Then, disaster struck. A few weeks ago, I injured my left knee in a soccer match. I couldn’t walk at all and definitely couldn’t run. t went to the doctor about a week after the event and after an MRI, we had this conversation:
Me: What are my options, doc?
Doc: You don’t have to do anything or your can have surgery
Me: What happens if I don’t do anything?
Doc: Well, it’ll just hurt like it does now and you probably won’t be able to run
Me: For how long?
Me: When can I schedule surgery?
So, I went to get my knee operated on yesterday. As I was on my way to the hospital, I was pretty nervous as I’ve never has surgery before and I know of people who have had some really bad problems from routine knee operations. Then, I was sent this really great UnderArmor commercial:
This video inspired me and reminded me as to why I was going under the knife. Being active has become a huge part of how I live my life. I basically played soccer every day of my life for over a decade until I was 22 and since then have been working at at least 3 times a week. The thought of not being able to run or be active is very scary to me.
Here I am a day after the surgery and it seems to have gone well. I’m still on painkillers, so I don’t really know for sure, but I’m optimistic. I should be back up and running soon.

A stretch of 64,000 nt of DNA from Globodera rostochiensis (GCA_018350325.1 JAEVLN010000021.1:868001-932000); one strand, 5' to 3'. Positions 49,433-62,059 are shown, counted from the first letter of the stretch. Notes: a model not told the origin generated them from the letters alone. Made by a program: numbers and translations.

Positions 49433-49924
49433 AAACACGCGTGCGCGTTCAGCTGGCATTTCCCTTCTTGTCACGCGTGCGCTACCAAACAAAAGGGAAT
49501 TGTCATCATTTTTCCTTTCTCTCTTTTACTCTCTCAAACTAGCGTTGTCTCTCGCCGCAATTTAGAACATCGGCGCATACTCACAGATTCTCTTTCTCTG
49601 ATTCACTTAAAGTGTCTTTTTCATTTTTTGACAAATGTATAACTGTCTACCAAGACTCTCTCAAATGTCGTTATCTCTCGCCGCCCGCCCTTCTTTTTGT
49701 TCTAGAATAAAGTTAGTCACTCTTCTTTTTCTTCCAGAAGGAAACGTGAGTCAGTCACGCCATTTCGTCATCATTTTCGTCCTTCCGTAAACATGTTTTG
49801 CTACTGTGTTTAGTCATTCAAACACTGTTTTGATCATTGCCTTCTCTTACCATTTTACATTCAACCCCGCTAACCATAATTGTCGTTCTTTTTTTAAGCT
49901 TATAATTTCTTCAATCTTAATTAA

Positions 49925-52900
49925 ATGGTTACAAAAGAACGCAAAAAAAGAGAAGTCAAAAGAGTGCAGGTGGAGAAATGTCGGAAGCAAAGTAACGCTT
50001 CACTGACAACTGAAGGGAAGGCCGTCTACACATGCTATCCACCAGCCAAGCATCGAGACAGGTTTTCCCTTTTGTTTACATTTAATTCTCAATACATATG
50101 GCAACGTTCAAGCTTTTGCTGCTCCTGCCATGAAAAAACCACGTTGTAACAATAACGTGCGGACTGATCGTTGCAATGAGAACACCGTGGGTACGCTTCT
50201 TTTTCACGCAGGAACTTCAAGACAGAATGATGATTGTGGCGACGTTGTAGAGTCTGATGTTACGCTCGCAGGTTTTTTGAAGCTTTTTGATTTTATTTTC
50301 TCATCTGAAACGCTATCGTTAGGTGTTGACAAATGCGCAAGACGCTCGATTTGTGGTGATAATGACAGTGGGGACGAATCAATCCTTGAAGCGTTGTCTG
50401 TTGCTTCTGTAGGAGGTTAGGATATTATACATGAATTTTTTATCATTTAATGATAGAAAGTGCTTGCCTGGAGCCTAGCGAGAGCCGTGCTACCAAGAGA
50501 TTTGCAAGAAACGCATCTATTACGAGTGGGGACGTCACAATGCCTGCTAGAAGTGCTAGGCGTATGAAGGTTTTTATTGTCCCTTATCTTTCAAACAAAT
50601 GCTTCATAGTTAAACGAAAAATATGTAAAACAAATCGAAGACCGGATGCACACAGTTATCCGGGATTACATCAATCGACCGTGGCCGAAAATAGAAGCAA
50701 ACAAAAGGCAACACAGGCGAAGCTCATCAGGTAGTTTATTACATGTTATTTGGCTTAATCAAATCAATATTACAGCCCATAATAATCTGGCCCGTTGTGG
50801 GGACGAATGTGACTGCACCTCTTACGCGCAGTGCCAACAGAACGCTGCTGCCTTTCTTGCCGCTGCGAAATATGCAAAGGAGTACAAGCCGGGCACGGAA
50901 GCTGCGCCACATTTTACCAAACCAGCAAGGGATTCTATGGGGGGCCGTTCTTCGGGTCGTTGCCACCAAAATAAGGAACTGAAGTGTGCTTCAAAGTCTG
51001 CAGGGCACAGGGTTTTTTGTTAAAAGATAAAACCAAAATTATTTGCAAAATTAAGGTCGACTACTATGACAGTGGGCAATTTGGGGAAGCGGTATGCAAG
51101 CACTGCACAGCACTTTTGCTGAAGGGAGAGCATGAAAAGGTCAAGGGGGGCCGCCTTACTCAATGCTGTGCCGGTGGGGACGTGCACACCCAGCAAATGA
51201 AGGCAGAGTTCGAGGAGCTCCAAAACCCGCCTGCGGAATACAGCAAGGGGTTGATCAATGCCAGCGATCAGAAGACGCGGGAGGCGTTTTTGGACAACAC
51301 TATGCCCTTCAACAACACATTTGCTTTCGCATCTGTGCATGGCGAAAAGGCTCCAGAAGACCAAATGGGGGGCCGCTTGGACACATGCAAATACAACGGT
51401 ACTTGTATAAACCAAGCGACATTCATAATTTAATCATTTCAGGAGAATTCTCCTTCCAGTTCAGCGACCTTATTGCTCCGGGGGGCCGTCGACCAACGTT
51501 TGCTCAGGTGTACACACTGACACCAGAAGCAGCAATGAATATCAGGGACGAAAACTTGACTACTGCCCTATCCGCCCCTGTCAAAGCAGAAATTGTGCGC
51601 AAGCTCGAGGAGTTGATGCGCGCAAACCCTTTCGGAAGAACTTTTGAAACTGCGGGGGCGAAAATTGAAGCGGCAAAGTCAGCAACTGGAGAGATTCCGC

The next steps is to do some rehab and get back on the road.
My goal is 80 more miles in the month of August. Looking forward to it
I’m here in Paris for a work event with about 600 other co-workers. Last night we all had the night off and me and 2 colleagues decided to go see the France vs. Germany soccer match. We bought some tickets online and thought we were in for a super fun night.
Little did we know what would happen. In the morning, this would be the headlines from the papers:
The match started and our seats were fantastic. We were right on the left sideline with a great view of Martial. He was incredible and scored a great goal.
About 10 minutes before half, at 9:15pm, everyone in the stadium heard a massive BOOM. It was loud and I immediately said to Jon, “that sounds like a bomb.” Even the players noticed. However, everyone went back to watching the game and the players kept playing. Here’s how it sounded: